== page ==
Infections Rare in Outpatient Surgery Procedures, Study Finds
MONDAY, Feb. 17, 2014 -- The risk of infections to the area of incision after outpatient surgery is low, a new study finds.
Researchers analyzed data from nearly 300,000 patients in eight states who had low- to moderate-risk outpatient surgery in 2010. They looked at "surgical-site" infections, which occur around the area where the incision was made. The states were California, Florida, Georgia, Hawaii, Missouri, Nebraska, New York and Tennessee.
The rate of visits for treatment of surgical-site infections within 14 days after procedures was about 3.1 per 1,000 procedures, which increased to 4.8 per 1,000 within 30 days after surgery. Nearly 64 percent of all visits for surgical-site infections occurred within 14 days of the surgery. In about 93 percent of those cases, patients were admitted to the hospital.
Although the overall rate of surgical-site infections was low, the actual number of patients with such infections is high, said the authors of the study, which was published in the Feb. 19 issue of the Journal of the American Medical Association.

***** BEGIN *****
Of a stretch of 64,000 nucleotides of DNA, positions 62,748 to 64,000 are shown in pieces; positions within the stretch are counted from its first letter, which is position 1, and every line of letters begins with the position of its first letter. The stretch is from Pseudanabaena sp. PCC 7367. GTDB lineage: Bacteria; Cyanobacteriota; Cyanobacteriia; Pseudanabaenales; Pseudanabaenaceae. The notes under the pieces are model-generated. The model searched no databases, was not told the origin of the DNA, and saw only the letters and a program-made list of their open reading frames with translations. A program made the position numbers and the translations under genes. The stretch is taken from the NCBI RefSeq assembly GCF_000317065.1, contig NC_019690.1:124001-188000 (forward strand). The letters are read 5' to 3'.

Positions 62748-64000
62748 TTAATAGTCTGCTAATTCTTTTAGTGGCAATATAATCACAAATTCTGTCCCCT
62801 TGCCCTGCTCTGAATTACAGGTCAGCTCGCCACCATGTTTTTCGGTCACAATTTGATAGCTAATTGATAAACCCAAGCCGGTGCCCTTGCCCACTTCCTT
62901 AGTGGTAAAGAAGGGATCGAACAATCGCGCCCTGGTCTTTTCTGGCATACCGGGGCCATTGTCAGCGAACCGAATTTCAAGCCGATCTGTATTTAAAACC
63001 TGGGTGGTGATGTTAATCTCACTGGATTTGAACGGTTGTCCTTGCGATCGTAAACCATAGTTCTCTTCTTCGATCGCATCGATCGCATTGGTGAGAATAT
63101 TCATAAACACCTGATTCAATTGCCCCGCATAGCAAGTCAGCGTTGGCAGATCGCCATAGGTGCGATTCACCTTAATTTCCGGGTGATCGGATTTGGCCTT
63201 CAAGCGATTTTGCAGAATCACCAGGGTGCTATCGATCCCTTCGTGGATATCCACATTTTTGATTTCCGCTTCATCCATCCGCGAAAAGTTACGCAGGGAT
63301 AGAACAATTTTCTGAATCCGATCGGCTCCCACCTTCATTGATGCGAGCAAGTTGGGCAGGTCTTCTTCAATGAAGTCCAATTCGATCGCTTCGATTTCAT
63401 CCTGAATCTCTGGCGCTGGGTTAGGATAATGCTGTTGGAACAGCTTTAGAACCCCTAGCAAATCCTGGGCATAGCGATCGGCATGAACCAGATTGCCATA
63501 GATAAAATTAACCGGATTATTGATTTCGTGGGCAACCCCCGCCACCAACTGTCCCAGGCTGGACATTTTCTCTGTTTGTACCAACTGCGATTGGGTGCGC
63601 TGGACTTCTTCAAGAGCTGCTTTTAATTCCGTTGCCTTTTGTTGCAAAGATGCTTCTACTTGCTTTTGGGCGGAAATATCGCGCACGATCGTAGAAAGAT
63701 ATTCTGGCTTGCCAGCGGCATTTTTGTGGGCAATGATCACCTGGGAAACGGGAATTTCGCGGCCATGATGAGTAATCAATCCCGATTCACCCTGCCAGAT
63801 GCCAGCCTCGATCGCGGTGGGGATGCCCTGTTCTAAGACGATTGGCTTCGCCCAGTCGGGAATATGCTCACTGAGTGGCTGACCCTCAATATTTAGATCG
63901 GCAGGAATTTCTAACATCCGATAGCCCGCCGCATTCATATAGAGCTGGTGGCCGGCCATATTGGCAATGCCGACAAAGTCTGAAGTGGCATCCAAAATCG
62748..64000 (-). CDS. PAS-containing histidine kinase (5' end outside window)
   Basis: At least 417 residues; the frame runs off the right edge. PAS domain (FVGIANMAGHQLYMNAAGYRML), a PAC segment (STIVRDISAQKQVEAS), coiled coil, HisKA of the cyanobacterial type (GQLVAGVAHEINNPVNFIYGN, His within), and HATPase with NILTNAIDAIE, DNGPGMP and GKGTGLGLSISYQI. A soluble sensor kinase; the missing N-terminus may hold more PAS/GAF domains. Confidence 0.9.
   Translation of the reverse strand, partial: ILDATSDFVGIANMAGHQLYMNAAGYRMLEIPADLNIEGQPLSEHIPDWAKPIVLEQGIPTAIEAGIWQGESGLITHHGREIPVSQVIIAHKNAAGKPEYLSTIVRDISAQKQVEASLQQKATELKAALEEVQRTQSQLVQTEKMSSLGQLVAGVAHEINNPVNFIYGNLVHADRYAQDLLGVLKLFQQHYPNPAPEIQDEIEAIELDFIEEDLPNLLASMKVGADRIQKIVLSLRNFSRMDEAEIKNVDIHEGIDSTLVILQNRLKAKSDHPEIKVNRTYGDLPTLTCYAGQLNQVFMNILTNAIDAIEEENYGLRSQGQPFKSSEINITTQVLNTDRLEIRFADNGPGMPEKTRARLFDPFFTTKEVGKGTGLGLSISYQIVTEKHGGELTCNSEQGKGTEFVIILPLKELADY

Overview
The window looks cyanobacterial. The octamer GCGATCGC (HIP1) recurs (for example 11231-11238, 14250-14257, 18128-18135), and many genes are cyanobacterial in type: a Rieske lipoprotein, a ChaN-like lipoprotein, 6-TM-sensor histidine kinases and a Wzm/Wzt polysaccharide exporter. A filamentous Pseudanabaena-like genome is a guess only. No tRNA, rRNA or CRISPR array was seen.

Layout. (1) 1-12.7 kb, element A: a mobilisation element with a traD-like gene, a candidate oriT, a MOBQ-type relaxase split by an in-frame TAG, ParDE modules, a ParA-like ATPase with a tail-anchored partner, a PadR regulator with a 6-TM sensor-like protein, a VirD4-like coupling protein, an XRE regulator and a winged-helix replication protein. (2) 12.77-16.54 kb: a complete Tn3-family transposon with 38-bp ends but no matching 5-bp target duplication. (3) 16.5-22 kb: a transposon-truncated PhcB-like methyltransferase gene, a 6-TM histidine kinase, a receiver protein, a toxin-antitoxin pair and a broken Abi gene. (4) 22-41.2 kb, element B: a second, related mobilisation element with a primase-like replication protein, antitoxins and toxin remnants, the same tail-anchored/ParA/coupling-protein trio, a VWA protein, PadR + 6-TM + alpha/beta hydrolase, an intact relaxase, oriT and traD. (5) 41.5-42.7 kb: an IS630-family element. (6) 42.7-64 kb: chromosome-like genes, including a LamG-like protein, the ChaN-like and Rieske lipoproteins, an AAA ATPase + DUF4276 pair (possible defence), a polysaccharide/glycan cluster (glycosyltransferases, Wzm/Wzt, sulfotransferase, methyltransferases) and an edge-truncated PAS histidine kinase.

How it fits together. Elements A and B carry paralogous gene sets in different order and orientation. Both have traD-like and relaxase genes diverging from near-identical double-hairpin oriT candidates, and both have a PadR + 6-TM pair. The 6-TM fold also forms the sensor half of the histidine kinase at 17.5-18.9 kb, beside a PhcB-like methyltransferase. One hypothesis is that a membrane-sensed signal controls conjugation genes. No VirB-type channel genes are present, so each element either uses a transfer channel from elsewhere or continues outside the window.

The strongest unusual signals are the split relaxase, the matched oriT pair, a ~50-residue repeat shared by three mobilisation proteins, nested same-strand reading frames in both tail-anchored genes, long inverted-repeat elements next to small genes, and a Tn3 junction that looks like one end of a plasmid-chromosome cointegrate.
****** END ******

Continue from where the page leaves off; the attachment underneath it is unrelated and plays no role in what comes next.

That most of the infections occurred within 14 days after surgery suggests that having doctors check on patients (by telephone, for example) shortly after surgery might lead to earlier detection and treatment of these infections, said study author Pamela Owens, of the U.S. Agency for Healthcare Research and Quality, and colleagues.
Surgical-site infections account for 20 percent to 30 percent of health-care-associated infections, according to background information in the study.
The U.S. Centers for Disease Control and Prevention has more about surgical-site infections.
Posted: February 2014
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